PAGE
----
0
$\begingroup$

Hello I am trying to understand the following solution but cannot

Let $a_{n}$ be a bounded sequence of complex numbers. Show that for each $\varepsilon>0$, the series $\sum_{n=1}^{\infty} a_{n} n^{-z}$ converges uniformly for $\operatorname{Re} z \geq 1+\varepsilon$. Here we choose the principal branch of $n^{-z}$.

Solution $\sum_{n=1}^{\infty} a_{n} n^{-z},\left|a_{n}\right| \leqslant C, \operatorname{Re} z \geqslant 1+\varepsilon .$ Apply Weierstrass M-test, $\left|a_{n} n^{-z}\right| \leqslant$ $C n^{-\operatorname{Re} z} \leqslant \frac{C}{n^{1+\varepsilon}}=M_{n}, \sum M_{n}<\infty \Rightarrow \sum a_{n} n^{-z}$ converges uniformly for $\operatorname{Re} z \geqslant 1+\varepsilon$.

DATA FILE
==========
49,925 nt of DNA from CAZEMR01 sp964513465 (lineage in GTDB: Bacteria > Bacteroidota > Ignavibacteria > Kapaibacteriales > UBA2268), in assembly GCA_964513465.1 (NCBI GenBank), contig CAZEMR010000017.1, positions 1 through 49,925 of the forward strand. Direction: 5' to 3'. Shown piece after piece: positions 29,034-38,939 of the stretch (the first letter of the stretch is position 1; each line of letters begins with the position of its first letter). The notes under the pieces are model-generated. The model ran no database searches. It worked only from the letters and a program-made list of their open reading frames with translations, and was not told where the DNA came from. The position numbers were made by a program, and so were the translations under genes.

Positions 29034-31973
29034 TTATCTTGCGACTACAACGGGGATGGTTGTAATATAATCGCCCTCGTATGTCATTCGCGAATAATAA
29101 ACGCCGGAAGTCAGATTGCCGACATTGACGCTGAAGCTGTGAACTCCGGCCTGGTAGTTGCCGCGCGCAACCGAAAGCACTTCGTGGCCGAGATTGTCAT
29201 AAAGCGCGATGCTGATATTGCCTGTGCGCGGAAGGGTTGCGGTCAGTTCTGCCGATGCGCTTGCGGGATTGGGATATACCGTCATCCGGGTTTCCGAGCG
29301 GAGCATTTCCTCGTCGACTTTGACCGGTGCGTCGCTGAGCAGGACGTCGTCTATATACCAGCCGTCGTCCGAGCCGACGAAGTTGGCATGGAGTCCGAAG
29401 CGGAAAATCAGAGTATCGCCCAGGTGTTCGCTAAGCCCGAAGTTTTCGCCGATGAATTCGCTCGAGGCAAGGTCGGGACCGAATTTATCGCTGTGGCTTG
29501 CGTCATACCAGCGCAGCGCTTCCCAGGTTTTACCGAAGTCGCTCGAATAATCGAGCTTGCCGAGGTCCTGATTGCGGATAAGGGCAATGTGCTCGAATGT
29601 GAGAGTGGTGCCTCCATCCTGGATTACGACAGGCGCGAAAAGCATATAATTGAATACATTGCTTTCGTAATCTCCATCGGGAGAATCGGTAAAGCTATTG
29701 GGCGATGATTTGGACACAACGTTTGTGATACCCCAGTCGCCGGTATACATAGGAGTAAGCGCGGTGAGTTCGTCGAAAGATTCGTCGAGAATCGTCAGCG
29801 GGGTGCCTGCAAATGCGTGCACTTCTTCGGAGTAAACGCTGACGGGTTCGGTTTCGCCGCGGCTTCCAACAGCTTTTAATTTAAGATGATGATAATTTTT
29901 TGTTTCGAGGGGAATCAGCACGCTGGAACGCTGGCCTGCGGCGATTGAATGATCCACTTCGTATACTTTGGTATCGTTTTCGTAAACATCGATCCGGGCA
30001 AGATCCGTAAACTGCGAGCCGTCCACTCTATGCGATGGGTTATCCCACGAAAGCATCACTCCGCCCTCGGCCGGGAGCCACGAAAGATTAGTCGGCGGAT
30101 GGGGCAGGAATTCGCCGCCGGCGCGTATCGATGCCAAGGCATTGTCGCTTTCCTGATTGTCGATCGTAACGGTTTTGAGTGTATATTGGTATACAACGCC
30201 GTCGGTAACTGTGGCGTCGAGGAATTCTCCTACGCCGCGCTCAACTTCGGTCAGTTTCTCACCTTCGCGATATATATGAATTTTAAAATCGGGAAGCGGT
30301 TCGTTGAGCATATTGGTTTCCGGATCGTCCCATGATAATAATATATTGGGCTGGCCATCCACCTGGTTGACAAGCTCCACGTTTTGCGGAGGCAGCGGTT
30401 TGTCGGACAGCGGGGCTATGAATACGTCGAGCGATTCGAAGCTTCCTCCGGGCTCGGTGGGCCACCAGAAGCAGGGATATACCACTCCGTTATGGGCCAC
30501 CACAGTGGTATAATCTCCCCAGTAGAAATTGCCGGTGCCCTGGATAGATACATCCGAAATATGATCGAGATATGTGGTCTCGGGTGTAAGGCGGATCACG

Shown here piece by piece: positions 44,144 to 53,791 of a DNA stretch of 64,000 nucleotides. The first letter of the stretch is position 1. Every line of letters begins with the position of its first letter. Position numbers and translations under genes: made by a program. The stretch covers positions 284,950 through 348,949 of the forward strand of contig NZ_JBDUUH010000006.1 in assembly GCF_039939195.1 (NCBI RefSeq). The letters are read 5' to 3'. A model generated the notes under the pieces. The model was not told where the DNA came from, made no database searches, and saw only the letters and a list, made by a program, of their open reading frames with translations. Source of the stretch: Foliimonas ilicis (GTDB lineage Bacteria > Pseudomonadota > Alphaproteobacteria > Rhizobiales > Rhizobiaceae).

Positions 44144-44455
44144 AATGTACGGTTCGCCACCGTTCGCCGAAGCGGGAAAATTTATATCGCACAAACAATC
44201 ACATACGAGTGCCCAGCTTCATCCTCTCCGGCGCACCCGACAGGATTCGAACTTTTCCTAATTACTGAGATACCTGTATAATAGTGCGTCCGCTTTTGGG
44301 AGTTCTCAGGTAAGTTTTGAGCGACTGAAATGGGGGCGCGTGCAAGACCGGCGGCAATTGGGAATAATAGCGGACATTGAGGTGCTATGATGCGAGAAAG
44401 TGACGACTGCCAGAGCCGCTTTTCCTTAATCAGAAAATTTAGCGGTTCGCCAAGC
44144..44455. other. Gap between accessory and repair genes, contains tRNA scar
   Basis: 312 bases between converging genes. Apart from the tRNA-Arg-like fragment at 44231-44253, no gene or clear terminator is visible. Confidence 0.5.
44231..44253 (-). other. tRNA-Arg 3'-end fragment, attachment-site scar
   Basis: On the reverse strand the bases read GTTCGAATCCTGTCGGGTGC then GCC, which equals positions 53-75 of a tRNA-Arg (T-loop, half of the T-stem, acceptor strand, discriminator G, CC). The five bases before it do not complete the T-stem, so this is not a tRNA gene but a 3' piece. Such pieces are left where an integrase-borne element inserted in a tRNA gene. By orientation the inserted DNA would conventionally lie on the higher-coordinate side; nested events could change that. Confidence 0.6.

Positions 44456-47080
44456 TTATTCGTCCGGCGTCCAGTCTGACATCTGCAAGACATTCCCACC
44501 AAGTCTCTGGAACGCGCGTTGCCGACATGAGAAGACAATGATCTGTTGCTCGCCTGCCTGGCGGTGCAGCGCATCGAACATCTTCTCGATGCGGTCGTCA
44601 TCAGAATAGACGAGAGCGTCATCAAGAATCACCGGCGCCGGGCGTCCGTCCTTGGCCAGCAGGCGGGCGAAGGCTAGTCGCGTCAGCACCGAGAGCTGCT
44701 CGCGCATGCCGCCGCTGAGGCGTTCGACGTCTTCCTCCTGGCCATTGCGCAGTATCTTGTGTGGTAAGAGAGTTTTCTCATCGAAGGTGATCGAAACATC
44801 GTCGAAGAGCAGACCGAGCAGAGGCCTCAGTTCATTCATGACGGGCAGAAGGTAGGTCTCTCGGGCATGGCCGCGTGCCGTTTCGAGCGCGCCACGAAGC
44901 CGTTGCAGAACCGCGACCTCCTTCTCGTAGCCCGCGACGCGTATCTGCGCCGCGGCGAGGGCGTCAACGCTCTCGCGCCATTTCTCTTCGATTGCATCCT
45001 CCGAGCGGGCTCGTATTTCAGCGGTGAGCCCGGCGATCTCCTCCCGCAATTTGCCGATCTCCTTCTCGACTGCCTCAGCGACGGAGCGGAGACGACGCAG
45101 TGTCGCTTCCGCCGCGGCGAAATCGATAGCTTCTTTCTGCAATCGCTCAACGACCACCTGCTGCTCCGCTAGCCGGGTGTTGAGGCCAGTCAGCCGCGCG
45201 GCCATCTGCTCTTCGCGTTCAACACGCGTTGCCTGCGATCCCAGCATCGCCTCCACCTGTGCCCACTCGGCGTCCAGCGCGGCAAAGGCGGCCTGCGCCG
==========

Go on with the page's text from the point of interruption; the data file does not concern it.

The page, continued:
Specifically on the line where it says $\left|a_{n} n^{-z}\right| \leqslant$ $C n^{-\operatorname{Re} z}$. I understand that $|a_n|$ is bounded by $C$ but why is $|n^{-z}| = n^{-\Re(z)} $? Which properties of complex number does this come from?

$\endgroup$

1 Answer 1

0
$\begingroup$

Just write $z=a+ib$ with $(a,b)\in\mathbb R^2$. Then $$|n^{-z}|=|n^{-a-ib}|=|n^{-a}||e^{-ib\ln n}|=n^{-a}$$ since $|e^{-ib\ln n}|=1$.

$\endgroup$

Your Answer

By clicking “Post Your Answer”, you agree to our terms of service, privacy policy and cookie policy

Not the answer you're looking for? Browse other questions tagged or ask your own question.